"How was this instrument used at sea to measure the speed at which the ship was sailing?" (The navigator would throw the line over the side of the ship. The first 50 feet of line would be clear, but as soon as the marker (knot) on the line passed through the navigator's fingers, he would shout "turn" and count the number of knots that slipped through his fingers in the time it would take a 28-second sand glass to flow through. This would give the speed of the ships in knots. Measuring the speed of the ship in knots was one of the techniques of dead reckoning.)
"Were there any advantages or disadvantages to using the method of "dead reckoning" at sea? (It was a crude method, and did not allow for currents or crosswinds, which could easily push a ship off course. But at the time, it was the only way to estimate distance traveled at sea.)
One major aspect of checking your students' understanding of information is to institute what is known as an Embedded Assessment. Let us do that at this point in our lesson. Provide your students with a FOCUS FOR MEDIA INTERACTION by telling them that they will be visiting a Web site that will show the log and line viewed in the previous video segment. Volunteer students will be asked to identify each picture and give oral descriptions of the use of logs and lines on board the early sailing vessels. This activity will allow for student-to-student interaction when the teacher asks students to verify each other's descriptions of the use and functions of the log and line. Have students log on to the Web site at http://people.ne.mediaone.net/saville/chiplog.htm
Step 2: Establishing the Purpose and Understanding of Gridlines
Provide your students with a FOCUS FOR MEDIA INTERACTION, asking them to focus on the importance of grid lines on globes and how navigators of the early 1700s used at least one of these lines.
Step 3. Establishing an Understanding of the Value of Lines of Latitude and Longitude
PLAY the video from the Pause Point. A spinning globe fills the screen, and the narrator says, "For centuries mapmakers have used grid lines to indicate points on the surface of the Earth." STOP the video when you hear the narrator say, "But without any means of figuring longitude, their east-west position, latitude was all navigators could hope to use."
Ask your students the following questions:
"How are lines of latitude recognizable on globes?" (Lines of latitude are represented by parallel horizontal lines circling the earth.)
"What is the major line of latitude, and what is its address?" (The Equator is the major line of latitude. Its address is 00 latitude.)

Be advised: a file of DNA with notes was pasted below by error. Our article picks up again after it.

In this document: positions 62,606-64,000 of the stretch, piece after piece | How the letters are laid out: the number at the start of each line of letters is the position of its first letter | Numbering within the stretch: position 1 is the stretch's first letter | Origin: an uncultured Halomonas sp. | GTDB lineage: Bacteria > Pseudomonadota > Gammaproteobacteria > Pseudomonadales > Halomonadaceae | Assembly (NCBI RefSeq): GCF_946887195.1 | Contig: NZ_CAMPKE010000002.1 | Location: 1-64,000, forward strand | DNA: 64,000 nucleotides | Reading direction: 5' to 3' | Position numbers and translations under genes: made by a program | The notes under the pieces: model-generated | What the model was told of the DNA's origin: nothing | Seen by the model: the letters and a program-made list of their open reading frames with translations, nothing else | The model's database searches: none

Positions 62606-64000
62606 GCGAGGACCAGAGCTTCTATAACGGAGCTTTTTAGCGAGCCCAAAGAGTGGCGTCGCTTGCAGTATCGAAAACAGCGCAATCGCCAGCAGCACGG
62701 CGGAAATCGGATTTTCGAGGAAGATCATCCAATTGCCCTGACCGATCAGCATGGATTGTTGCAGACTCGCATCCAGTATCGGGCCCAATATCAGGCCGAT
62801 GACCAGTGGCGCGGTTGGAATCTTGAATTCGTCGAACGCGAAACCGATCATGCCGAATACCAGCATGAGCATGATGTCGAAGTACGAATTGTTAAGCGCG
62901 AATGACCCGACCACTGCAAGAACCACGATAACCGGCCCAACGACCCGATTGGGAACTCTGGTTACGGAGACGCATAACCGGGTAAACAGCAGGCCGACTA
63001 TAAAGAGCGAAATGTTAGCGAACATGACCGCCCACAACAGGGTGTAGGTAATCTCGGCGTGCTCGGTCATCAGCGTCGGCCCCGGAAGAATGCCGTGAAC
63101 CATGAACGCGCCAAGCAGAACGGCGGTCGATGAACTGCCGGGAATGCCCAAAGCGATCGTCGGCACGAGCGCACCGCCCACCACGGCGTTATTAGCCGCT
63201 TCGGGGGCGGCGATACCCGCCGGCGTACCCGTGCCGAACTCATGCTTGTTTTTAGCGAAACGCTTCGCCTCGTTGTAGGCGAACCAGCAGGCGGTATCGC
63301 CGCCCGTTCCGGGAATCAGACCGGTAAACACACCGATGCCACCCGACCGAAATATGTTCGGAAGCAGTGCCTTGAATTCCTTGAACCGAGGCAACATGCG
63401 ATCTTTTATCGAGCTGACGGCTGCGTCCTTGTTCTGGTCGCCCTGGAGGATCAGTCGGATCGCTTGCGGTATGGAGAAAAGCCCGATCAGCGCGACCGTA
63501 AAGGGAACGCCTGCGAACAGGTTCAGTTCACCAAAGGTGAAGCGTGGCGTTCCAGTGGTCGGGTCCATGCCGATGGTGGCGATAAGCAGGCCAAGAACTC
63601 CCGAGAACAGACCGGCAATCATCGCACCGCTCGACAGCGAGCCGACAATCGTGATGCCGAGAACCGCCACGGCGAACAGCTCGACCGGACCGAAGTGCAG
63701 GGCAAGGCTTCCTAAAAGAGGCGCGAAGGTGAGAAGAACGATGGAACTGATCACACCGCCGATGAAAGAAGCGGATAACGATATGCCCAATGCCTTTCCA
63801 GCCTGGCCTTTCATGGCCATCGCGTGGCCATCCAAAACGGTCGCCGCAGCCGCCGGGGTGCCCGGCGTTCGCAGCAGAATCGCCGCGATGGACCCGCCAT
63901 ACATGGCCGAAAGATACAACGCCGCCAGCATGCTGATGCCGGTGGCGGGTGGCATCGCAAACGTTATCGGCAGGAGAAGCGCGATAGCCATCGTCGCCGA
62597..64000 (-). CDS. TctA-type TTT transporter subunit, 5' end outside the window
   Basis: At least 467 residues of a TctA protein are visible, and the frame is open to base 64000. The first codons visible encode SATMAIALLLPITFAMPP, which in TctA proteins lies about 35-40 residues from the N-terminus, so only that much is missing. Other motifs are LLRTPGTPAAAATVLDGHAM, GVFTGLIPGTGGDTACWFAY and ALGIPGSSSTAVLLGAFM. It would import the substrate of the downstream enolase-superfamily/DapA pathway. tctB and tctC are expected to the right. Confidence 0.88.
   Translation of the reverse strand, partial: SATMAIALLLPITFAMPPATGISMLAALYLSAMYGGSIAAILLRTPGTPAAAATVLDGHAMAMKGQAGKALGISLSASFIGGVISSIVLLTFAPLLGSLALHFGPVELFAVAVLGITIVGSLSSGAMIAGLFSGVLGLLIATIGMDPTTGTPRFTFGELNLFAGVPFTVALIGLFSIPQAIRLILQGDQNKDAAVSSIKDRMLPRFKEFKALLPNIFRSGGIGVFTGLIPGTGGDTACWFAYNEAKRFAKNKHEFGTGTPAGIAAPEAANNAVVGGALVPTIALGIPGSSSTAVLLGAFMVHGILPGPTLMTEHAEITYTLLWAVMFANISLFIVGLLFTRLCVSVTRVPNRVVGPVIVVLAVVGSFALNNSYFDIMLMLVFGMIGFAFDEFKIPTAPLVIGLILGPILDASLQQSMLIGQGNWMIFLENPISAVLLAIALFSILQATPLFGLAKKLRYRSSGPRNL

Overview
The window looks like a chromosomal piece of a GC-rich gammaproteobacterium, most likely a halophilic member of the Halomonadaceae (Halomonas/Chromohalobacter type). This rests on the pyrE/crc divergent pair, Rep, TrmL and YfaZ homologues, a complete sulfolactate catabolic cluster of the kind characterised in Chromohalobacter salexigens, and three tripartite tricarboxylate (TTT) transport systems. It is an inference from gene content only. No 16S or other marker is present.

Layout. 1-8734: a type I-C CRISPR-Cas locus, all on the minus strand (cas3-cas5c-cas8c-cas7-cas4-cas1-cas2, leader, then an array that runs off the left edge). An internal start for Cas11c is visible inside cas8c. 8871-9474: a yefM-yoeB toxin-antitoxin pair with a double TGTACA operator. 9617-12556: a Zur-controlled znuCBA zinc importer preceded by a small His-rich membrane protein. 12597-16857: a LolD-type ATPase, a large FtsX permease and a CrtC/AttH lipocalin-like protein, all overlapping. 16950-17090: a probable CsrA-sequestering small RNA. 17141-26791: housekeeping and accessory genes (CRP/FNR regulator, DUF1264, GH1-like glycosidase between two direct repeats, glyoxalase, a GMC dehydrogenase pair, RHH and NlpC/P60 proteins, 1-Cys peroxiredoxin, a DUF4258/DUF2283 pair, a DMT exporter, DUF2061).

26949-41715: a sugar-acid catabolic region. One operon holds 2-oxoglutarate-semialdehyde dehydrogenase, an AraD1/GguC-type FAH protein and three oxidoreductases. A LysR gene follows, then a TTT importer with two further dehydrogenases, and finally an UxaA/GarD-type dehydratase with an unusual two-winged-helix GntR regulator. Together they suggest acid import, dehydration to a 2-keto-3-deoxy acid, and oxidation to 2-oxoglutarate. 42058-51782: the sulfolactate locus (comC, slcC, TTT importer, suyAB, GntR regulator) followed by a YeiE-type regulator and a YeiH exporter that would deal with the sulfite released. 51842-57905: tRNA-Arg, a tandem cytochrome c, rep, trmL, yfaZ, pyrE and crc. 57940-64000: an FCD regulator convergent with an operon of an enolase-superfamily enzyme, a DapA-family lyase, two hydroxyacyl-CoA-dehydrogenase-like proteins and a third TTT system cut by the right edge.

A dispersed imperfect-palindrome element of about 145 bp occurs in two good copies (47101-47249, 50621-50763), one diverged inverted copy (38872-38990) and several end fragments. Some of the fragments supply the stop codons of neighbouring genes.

"How is longitude depicted on globes?" (Longitude is depicted by vertical lines or meridians running from pole to pole.)
"What instrument did navigators have for measuring latitude, and what were the impediments to using this instrument at sea?" (The crook staff was used, and since it was held up to the eye, you could sustain damage to the bone or orbit of the eye, or you could go blind staring into the sun.)
NORTH/SOUTH LINES = MERIDIANS OF LONGITUDE
Provide a FOCUS FOR MEDIA INTERACTION by telling students that they are going to practice locating cities across the world via a Web site. Ask your students to log on to Look-Up Latitude and Longitude: The Astrodienst Atlas, at www.bcca.org/misc/qiblih/latlong.html
Tell the students that some of them will be given a major city and asked to enter the name of that city into the site, then record on their Data Sheet the latitude and longitude of each given city. While some of the students are engaged in the Internet activity, the other students can be manually checking the cities' locations using their atlases in order to check the accuracy of the computer-driven location.
|New York, U.S.A.
|Mexico City, Mexico
Ask the students, "What do you notice about the given locations in terms of latitude and longitude?" (Students should notice that latitude is given in degrees north or south, and that longitude is given in degrees east or west.)
Step 4: Establishing the Idea for Discovering Longitude through Clock Building
Provide a FOCUS FOR MEDIA INTERACTION by asking your students to determine what John Harrison's major discovery about pendulums was. PLAY the video as John Harrison can be seen at work in his clock shop. He is experimenting with a pendulum. The narrator states, "For John Harrison, even at the age of twenty, clockmaking had become a passion." STOP the video when John Harrison states, "I judge that my intended sea clock will indeed require the regularity, the performance that has not been seen before the nicety of 2 or 3 seconds a month."
Do not CHECK for comprehension yet.
Step 5: Establishing the Concept that Temperature Affects Metals
Provide your students with a new FOCUS FOR MEDIA INTERACTION, asking your students to determine if temperature affects the accuracy of pendulum clocks. FAST FORWARD the video until you see John Harrison sitting in his living room and the narrator says, "John Harrison's living room had become a genuine scientific laboratory." PLAY the video. When the narrator states, "By 1730, John Harrison had collected enough information on the effects of temperature, friction, and gravity to convince himself that he could really build a sea clock accurate and reliable enough to win the Longitude Prize," STOP the video.
Ask students, "What was one major problem that John Harrison had to overcome to assure the accuracy of his pendulum clocks?" (The pendulum must always stay at the same length without altering based on factors of heat and cold.)
"What did he do in order to ensure that his pendulums stayed at equal lengths at all times?" (He made his pendulums by combining wires of the metals brass and iron.)